Following the completion of the source water assessments,
source water protection is the next step. Source water
protection focuses on preserving and protecting the public
drinking water source. The information developed from
the SWAP will provide communities with the tools necessary
to begin protecting their valuable drinking water source.
To start source water protection, it is essential to develop
A source water protection plan consists of two parts:
contaminant source management and contingency planning.
Contaminant source management is developed to prevent
potential contaminants from being in close proximity to
the drinking water source. Protecting the drinking water
source may be accomplished by developing zoning ordinances
to control future activities and development within the
source water assessment area that may negatively affect
the drinking water supply. Contaminant source management
also consists of land acquisition, conservation easements,
and hazardous waste collection programs.
Contingency planning is also very important in source
water protection efforts. A contingency plan should be
established in the event that a potential contaminant
source becomes a contaminant source.
An education component is also necessary to include in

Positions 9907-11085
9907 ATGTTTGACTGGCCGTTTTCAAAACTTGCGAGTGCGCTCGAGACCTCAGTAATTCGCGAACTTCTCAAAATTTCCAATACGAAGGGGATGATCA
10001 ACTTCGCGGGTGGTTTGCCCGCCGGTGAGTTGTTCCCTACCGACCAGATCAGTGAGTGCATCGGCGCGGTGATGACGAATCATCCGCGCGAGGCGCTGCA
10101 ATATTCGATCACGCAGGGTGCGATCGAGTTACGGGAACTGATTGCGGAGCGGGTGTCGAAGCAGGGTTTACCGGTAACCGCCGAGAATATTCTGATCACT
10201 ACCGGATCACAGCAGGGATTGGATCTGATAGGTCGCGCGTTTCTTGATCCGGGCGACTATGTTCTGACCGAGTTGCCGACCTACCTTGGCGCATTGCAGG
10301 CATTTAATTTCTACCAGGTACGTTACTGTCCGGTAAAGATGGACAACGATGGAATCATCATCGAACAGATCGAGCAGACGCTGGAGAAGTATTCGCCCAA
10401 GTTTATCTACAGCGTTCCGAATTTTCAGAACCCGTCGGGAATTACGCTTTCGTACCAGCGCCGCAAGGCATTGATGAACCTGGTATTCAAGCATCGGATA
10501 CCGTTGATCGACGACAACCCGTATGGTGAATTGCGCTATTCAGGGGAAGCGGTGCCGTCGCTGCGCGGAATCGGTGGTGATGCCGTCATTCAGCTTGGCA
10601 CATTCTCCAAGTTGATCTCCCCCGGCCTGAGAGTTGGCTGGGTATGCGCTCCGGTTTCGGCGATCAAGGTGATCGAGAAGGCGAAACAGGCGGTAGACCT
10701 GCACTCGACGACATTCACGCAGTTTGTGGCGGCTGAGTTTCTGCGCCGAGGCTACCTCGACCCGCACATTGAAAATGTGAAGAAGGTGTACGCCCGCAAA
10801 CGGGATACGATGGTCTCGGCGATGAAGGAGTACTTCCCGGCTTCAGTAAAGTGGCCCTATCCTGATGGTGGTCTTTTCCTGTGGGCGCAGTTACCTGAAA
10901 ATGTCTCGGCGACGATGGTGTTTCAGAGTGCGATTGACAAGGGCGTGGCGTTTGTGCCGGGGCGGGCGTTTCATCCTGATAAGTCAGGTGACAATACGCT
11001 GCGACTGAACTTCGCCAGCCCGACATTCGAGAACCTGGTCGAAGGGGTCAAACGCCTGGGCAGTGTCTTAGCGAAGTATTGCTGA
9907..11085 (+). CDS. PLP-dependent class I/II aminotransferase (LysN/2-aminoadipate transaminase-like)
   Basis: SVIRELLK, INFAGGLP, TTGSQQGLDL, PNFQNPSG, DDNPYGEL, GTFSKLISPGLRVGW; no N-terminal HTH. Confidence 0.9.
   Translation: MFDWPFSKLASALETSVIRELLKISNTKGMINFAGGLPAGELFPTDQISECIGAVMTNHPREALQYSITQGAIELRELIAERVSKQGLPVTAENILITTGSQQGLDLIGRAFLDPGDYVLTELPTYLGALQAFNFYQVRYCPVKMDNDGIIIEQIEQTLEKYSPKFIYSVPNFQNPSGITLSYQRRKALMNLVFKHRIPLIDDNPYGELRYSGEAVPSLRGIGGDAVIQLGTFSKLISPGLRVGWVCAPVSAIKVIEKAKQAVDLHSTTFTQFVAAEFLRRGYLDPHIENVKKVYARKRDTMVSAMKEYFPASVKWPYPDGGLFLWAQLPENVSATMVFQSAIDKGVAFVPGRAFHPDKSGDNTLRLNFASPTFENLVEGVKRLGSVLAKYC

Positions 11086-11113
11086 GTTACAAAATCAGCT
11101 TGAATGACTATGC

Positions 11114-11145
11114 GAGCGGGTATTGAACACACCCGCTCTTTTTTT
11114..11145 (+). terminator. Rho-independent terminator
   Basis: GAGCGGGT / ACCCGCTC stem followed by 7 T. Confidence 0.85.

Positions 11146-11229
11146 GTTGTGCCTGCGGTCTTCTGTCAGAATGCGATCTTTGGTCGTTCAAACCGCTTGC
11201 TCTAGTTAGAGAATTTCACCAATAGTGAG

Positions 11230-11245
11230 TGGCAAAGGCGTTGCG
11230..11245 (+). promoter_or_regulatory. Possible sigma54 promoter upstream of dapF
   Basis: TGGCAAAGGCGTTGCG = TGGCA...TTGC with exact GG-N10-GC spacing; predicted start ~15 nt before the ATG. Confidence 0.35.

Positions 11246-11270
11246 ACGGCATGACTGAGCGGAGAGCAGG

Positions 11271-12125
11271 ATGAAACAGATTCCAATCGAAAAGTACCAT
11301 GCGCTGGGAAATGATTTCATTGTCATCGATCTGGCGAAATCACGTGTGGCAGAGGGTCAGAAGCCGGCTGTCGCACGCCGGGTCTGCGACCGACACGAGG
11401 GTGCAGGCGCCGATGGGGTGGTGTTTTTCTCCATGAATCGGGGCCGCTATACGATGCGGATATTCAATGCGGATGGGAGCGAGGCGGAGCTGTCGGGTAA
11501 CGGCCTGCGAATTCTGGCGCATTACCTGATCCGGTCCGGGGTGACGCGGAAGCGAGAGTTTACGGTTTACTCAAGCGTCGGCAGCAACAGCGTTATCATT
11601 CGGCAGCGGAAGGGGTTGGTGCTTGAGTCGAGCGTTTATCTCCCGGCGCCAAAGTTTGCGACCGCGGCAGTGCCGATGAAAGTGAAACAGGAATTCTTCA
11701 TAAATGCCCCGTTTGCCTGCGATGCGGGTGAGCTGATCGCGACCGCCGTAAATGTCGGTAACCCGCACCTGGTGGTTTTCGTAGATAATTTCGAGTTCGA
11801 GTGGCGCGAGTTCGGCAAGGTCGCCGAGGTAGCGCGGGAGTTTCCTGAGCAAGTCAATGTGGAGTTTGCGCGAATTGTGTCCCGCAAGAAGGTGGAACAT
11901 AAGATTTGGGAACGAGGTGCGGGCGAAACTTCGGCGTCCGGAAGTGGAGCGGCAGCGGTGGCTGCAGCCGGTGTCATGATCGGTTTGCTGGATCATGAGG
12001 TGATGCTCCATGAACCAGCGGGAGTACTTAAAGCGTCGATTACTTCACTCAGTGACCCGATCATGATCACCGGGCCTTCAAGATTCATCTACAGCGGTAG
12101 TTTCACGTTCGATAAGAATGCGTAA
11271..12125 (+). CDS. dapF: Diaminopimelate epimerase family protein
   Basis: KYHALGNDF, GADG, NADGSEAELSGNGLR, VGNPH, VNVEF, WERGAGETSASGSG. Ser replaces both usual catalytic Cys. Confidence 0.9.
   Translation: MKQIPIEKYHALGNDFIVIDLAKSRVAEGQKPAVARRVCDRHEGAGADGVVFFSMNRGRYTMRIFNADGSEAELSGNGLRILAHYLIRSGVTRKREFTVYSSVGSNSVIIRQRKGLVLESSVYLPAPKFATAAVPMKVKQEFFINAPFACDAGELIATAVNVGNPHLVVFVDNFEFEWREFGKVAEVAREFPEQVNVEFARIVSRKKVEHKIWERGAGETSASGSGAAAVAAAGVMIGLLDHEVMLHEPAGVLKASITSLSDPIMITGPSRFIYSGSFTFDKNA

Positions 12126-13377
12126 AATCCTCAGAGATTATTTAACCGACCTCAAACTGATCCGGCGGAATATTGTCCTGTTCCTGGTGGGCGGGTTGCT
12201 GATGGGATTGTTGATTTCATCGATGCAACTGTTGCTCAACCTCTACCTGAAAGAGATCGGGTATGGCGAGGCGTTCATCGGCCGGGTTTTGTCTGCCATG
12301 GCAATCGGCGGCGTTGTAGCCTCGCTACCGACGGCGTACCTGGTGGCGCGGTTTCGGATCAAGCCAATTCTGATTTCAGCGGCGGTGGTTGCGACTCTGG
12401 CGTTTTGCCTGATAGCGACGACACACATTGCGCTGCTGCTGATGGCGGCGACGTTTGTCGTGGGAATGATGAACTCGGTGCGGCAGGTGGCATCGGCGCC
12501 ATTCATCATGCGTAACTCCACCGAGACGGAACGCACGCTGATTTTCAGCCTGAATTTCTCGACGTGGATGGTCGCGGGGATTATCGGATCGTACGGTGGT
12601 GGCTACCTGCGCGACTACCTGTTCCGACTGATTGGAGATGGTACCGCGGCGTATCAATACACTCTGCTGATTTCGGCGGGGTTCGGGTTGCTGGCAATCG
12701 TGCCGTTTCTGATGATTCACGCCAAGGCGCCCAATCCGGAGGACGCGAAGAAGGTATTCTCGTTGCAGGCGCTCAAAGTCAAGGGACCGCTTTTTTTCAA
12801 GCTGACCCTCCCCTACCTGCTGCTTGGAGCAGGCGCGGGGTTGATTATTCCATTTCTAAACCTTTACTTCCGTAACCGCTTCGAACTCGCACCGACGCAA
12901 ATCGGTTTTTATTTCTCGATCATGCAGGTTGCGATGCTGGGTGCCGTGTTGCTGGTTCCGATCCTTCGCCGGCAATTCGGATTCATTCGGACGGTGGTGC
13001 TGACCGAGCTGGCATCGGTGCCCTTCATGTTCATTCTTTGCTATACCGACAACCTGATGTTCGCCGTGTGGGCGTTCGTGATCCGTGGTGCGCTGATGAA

the source water protection plan. The education section
can inform the public about their drinking water source,
how their daily activities affect the quality of their
drinking water, and encourage local residents to recycle,
limit pesticide use, and dispose of chemicals properly.
Source water protection is a long-term dedication to
clean and safe drinking water. Many people worry about
the cost of source water protection, but in fact starting
a source water protection plan today may cut cost in the
long run. It is more cost effective to prevent contamination
than to address contamination after the fact.
Every member of the community has an important role in
source water protection. Source water protection is an
excellent way for the community to come together to protect
the environment, the drinking water, and the public's
The 1996 Amendments to the Federal Safe Drinking Water
Act do not require the development of a source water protection
plan, but the New Jersey Department of Environmental Protection
strongly encourages the development of a plan for the
protection of drinking water. For additional information
on source water protection please refer to the United
States Environmental Protection Agency's website at www.epa.gov/safewater/protect/protect.html.
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